Reigning world junior champion Marin Honda traveled to Canton, Michigan, recently to spend time working with coach and choreographer Marina Zoueva at the Arctic Edge Ice Arena. Honda is tuning up for defense of her title at the world junior championships in Taipei this month.
Zoueva is a renowned figure with more than 30 years of experience who has helped mentor two different ice dance teams (Americans Meryl Davis and Charlie White — 2014; Canada’s Tessa Virtue and Scott Moir — 2010) and one pairs team (Russia’s Ekaterina Gordeeva and Sergei Grinkov — 1988, 1994) to the Olympic gold medal.
The Moscow native, herself a former ice dancer, recently became one of the coaches (along with Oleg Epstein) of two-time U.S. champion Gracie Gold after she left Frank Carroll following the U.S. nationals. Zoueva also works with three-time world champion Patrick Chan and U.S champion Nathan Chen in Canton.
Zoueva has choreographed Honda’s short program the past two seasons. She set a nice routine to “Spring Sonata” for the last campaign and another for “Smile” this time around. Honda’s interpretative skills have made both programs winners.
Honda, who is coached in Japan by Mie Hamada and Yamato Tamura, is attempting to become the first Japanese woman to win consecutive world junior titles. Mao Asada came the closest previously, capturing the crown in 2005, before finishing second (behind Yuna Kim) in 2006.
Honda seems to have enjoyed herself during her stay in Michigan, as the Kyoto native posted photos with Davis, Chan and Gold on her Instagram account while there.
Chen spent three months last fall working with Zoueva in Canton. She choreographed his short program for this season to “Le Corsaire.”
“She is a really positive coach,” Chen told the Detroit Free Press in a January interview. “I feel she’s very willing to work and she’s very happy to work. . . .”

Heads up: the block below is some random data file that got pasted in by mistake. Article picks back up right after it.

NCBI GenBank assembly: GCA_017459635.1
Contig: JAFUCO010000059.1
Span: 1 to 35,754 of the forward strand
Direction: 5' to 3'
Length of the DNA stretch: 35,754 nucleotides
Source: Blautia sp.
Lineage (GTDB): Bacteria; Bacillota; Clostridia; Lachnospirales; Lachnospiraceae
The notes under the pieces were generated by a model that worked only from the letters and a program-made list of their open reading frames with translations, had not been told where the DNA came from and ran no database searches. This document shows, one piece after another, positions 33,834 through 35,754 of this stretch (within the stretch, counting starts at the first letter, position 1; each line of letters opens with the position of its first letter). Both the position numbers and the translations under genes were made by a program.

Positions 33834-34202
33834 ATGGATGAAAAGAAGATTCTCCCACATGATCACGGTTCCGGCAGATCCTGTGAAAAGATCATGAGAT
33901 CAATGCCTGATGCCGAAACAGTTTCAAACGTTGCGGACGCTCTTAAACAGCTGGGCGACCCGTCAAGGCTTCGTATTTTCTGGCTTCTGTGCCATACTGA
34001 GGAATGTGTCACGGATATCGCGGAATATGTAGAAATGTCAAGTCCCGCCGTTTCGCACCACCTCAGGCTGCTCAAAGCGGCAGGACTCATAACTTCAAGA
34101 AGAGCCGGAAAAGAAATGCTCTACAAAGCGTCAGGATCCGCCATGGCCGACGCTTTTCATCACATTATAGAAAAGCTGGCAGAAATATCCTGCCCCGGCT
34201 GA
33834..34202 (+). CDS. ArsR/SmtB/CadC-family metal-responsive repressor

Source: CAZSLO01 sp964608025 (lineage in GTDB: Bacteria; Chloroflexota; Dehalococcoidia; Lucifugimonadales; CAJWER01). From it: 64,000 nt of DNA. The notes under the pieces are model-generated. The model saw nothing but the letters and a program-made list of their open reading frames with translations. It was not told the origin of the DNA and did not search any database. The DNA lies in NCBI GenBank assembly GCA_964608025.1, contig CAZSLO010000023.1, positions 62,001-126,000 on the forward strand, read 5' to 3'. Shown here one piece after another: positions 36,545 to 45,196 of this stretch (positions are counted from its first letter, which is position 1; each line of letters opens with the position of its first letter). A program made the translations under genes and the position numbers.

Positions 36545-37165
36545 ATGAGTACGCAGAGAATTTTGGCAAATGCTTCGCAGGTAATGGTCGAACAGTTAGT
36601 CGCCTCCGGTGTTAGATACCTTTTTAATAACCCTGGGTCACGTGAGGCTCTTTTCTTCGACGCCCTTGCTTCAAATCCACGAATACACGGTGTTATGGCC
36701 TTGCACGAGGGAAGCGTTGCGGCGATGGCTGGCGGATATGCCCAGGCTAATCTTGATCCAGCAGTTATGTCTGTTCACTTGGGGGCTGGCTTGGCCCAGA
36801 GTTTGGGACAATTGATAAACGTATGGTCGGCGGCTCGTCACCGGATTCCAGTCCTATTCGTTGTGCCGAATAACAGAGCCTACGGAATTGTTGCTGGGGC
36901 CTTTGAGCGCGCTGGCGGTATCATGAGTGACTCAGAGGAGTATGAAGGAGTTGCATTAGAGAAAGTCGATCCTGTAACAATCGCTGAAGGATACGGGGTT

Chen said Zoueva also provided input on his free skate to “Polovtsian Dances.”
“She didn’t necessarily change the whole program,” Chen said. “She just added some things, put jumps in different sequences, things like that.”
Zoueva, now 60, left Russia in 1991 and is a naturalized Canadian citizen, though she is the head coach of the International Skating Academy that is based at Arctic Edge.
“Marina’s Russian heritage and her education, her very classic education, in dance, theater, music here in Russia plays a large role in her artistic eye,” Davis was quoted as saying by The New York Times at a news conference during the Sochi Olympics in 2014.
“She is just a genius,” Davis said in Sochi. “Her ability to train people as she sees fit — different athletes, different strengths, different challenges — she is really able to bring the best out (of) her students. It’s an incredible talent.”
Zoueva details her philosophy in a quote on the ISA website.
“Every individual has a special talent. My goal is to find that talent and nurture it in order to help each person reach their full potential.”
Ice Time was unable to contact Zoueva for comments on her work with Honda despite multiple attempts.
Too much: In another head-scratcher, Shoma Uno and Rika Hongo are both slated to compete in the Coupe du Printemps in Kockelscheuer, Luxembourg, this week. The lower-level event has a weak field in both men’s and women’s singles with few recognizable names.
Coming off less than inspiring performances by both at the Asian Winter Games in Sapporo last month, and by participating in the European competition, Uno and Hongo will have skated three out of four weeks going back to the Four Continents in South Korea.
I don’t get it. It would seem that ahead of the world championships later this month in Helsinki that Uno should be practicing and getting rest instead of flying halfway around the world to skate.